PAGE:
Fury As 'Slash And Burn' Business Tycoon Tim Parker To Oversee Courts Reform

Rachel Wearmouth
Tim Parker has been chairman of the Post Office since 2015, a period during which hundreds of branches have closed.

Unions have reacted with fury after it was revealed a super-rich businessman dubbed the “Prince of Darkness” for his reputation for slashing jobs will spearhead a £1bn reform of the courts service.   

Former Kwik Fit chief executive Tim Parker will be the new chairman of HM Courts and Tribunals Service (HMCTS), Justice Secretary David Gauke has announced. 

The minister said one of the 62-year-old multi-millionaire’s tasks will be “providing better value for the taxpayer” and his “expertise” will be “vital” to modernising the courts arm of the Ministry of Justice. 

The Government denied any job cuts were planned but the GMB union voiced grave doubts about Parker, claiming he has a “record of putting profits far above common human decency”. 

Parker has been chief executive of shoemaker Clarks, car maintenance business Kwik-Fit, and roadside recovery company The AA. During his time in business, he gained notoriety for operating a “slash and burn” policy, slashing jobs, closing factories and selling off property.  

He halved a 7,000 workforce and closed 22 service centres during his tenure at the AA. 

The tag “Prince of Darkness” was given to Parker by the GMB after one particular incident in 1995 in which he turned up in his Porsche to sack a group of Clarks factory workers in Somerset.

Andy Prendergast, GMB senior organiser, said: “For a man with such little regard for the plight of his fellow citizens to be placed in charge of Her Majesty’s courts is scandalous.”

Justice Secretary David Gauke said Parker's 'expertise will be vital as we deliver our reform and modernisation of the courts and tribunals system'.

Parker has also served as non-executive director on the boards of Legal & General, Alliance Boots and Compass Group. 

Despite being worth an estimated £200m, he will be paid £20,000-a-year for his new role with HMCTS and retains three other positions as chairman - with the National Trust, the Post Office and Samsonite.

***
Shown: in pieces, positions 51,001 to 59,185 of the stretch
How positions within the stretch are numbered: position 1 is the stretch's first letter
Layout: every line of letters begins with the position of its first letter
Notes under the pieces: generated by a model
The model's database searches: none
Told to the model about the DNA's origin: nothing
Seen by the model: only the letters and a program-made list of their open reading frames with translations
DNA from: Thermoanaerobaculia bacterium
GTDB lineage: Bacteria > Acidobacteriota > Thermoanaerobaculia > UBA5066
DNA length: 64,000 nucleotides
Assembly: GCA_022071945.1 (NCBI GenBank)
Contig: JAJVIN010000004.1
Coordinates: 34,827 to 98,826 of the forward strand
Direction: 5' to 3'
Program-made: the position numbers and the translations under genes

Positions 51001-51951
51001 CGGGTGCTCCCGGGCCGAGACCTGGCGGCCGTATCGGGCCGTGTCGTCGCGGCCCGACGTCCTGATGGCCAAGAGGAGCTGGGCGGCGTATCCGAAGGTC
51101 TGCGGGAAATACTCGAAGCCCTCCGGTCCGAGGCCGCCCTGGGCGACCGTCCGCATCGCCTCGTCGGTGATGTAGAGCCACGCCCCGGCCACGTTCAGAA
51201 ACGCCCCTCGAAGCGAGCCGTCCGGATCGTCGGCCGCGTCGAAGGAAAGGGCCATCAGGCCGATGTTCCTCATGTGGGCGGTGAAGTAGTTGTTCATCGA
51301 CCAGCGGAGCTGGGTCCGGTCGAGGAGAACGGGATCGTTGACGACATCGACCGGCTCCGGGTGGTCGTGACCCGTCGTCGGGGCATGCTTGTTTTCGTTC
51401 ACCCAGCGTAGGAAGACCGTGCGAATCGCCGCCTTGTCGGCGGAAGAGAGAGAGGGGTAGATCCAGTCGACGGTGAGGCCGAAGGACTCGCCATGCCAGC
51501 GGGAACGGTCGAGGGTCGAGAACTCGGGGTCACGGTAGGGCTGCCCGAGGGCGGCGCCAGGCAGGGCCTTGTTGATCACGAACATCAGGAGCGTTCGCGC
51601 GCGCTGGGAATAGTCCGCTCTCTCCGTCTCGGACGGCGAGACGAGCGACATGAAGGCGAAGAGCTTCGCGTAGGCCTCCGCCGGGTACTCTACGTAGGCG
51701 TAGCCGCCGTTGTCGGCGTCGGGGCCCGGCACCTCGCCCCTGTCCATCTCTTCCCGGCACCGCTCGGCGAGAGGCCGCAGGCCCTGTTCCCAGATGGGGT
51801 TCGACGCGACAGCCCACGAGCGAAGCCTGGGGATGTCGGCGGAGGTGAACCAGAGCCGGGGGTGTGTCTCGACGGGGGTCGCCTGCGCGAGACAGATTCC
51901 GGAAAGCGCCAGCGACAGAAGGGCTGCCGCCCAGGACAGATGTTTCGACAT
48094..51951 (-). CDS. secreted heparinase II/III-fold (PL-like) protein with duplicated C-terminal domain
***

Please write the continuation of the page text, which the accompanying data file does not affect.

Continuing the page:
His role with the National Trust is a voluntary position but he is paid £75,000 for his chairmanship of the Post Office. 

Parker also served briefly as Boris Johnson’s deputy when the Foreign Secretary was Mayor of London. He chose to step down as he did not think it was appropriate for an unelected individual to hold the position. 

Although the businessman had a fractious relationship with unions, his leadership improved the financial position of the firms he led.

The tycoon’s appointment comes after the MoJ concluded the closure of 86 courts and tribunals last September. 

The sale of the portfolio included 64 freehold and 11 leasehold properties, was expected to pump around £41m back into Government coffers. 

Shadow Justice Secretary Richard Burgon also raised concerns

Shadow Justice Secretary Richard Burgon said: “Cuts and sell offs are already causing widespread damage to our courts system.

“The Ministry of Justice axed thousands of staff only to then spend tens of millions more contracting agency workers. And its courts reform program has led to over 100 courts being flogged off for not much more than the average UK house price.

“That the government has appointed someone with a record of a ‘slash and burn’ approach will cause further alarm across a justice sector already suffering from the deepest cuts of any government department.”

Ministers had promised the cash would be pumped back into the justice system, but campaigners say there has been scant investment and that the prisons estate is in dire need of refurbishment.

Public and Commercial Services Union (PCS) general secretary Mark Serwotka, however, said news of his appointment will leave HMCTS workers deflated.

He said: “Parker’s appalling record as a slash and burn style businessman will do nothing to improve a service that is creaking under pressure from chronic under-funding over many years and is largely held together by the goodwill of our members.” 

Parker will take up his post as HMCTS chair on April 27 following the retirement of Robert Ayling.

Tim Parker served as Boris Johnson's first deputy mayor

HuffPost UK contacted Parker to ask if he wished to comment on the union anger about his appointment but he declined. 

As part of an official statement announcing his new role Parker said: “I am delighted to be joining HMCTS and look forward to spearheading its programme of reform - bringing courts and tribunals into the digital age and ensuring they are providing the best service possible for the public.”

Gauke added: “Tim’s expertise will be vital as we deliver our reform and modernisation of the courts and tribunals system – making it more convenient, easier to use, and providing better value for the taxpayer.

“I would like to place on record my sincere thanks to Robert for his outstanding service to HMCTS and the wider justice system through his chairmanship over the past seven years.”

The Lord Chief Justice of England and Wales, Lord Burnett of Maldon, and the Senior President of Tribunals, Sir Ernest Ryder, added: “Tim takes up the reins at a critical time and we look forward to working closely with him.”

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